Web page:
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February 17, 2017

The Great Wall Is Less Great, More ‘Meh’

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Written by: Byron D. Zero
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The early 21st Century in the film industry has had a very strong ongoing debate about the whitewashing of various aspects of Asian culture, from the cancelled potential train wreck that was Hollywood’s attempt at Akira, to The Last Samurai which was heavily reliant upon the infamous “White Savior” trope. With an outcry for diversity in cinema, it is extremely difficult to discern a filmmaker’s intent at face value; such was the case with my initial impression of The Great Wall. I took this movie as the latest installment of the “let’s imitate Dances with Wolves,” however after watching it, I can assure anyone intrigued by this Zhang Yimou work that such is not the case.

Below is the spoiler-free review, telling you little more than you could glean from trailers and commercials.


The Great Wall is set during the Song dynasty under the reign of the Renzong Emperor. Without getting into spoiler territory, William (Matt Damon) and Tovar (Pedro Pascal) are part of a mercenary group searching for black powder. Near the Great Wall the encounter some sort of monster, and later become involved with Chinese soldiers of a secretive military sect led by General Shao (Zhang Hanyu) and Strategist Wang (Andy Lau) and Commander Lin (Jing Tian). Later still, William and Tovar meet Sir Ballard (Willem Dafoe), a European who, like them, had ventured east twenty-five years ago in search of black powder.

The rest of the movie revolves around all of them fighting to hold the Great Wall against many more of the monsters they encountered. And as you’ll see, that simplicity is a problem, all the more so coming from a filmmaker famous for complex characters and stories.

Beautiful imagery
The Great Wall‘s most profound strength is its visuals; Zhang Yimou has quite the reputation for cinematography and the use of colors, stunt choreography, costuming, sets, and even computer animation are a testament to the man that brought us The House of Flying Daggers, Hero and Curse of the Golden Flower.

I also appreciated that this was not a martial arts heavy film; Yimou took extra care not to be excessive with wire work, allowing the narrative to flow and make this film more about the characters. I found it refreshing to see almost no expository dialogue, and it made for a much more enjoyable experience.

The side characters in The Great Wall definitely stole the show, from the wet-behind-the-ears enthusiasm of Lu Han as Peng Yong as an unskilled soldier, to Willem Dafoe’s self-centered cowardice as Ballard, Andy Lau as the sensible Strategist Wang, and especially Pedro Pascal’s roguish charm as Tovar. Pascal was easily the most charismatic actor on screen, and when coupled with Dafoe, the two had amazing chemistry.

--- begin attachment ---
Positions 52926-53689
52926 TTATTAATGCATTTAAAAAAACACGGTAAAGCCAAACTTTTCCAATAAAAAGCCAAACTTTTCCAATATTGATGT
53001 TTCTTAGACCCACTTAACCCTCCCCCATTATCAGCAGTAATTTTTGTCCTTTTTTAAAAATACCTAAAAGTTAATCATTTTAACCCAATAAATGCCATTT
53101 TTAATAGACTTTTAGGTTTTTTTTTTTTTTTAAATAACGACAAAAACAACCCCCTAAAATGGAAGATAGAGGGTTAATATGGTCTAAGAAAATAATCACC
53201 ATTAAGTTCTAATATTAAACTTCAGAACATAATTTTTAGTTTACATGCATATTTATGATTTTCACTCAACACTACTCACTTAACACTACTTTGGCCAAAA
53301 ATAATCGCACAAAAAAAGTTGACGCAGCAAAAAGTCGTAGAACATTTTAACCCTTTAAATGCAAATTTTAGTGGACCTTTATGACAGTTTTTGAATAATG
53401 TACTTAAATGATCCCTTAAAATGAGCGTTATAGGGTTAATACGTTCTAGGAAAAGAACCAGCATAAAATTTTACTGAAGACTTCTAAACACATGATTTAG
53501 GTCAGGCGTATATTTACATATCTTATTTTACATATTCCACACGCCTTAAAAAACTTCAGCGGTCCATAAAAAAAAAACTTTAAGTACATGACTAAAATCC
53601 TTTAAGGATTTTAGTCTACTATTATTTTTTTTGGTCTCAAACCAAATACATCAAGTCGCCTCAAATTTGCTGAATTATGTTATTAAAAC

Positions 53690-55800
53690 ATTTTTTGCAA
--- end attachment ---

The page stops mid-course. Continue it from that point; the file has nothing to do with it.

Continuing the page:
Jing Tian as Commander Lin.

Jing Tian as Commander Lin.

Sadly, the same for could not be for the two leads — the performances by Jing Tian and Matt Damon performances were as bland as plain tofu. Tian does her best given the fact that she is essentially the only actress with a major role, and to her credit she does shatter the Smurfette Principle by ascending in rank and being trusted as an equal. However, she is not particular dynamic on screen — if you are looking for Imperator Furiosa, you will be sorely disappointed.

Damon was not cut out for this role; he was casted as a lovable rogue seeking redemption and played it as a milquetoast everyman. His delivery was fine, it is not a question of whether or not he can act, but instead a matter of him being ungodly forgettable. Add to that the fact that he was walking exposition, and you have a recipe for boredom. He tells you about his life and what he’s done, but you never see it, nor will you believe it, and it was a waste of his talent and what could have been a truly compelling character.

The Great Wall‘s other weakness was its overall story structure; I never got a real feeling of purpose behind the movie’s narrative. Things happened, and then they ended; there was talk of stealing gun powder, allusions to backstories, a few chuckle-worthy moments and a lot of wasted potential.

And wasted potential is the keyword here — The Great Wall tried its hardest to be a bombastic fantasy epic, with franchise potential. Unfortunately, it holds itself back, from the casting of its primary protagonists to the lack of a coherent plot.

The Great Wall (Legendary East, PG-13, 1 hour, 43 minutes) is definitely a “Netflix if you have 90 minutes to spare” kind of flick, and I give it a 5 out of 10.

About the Author

Byron D. Zero



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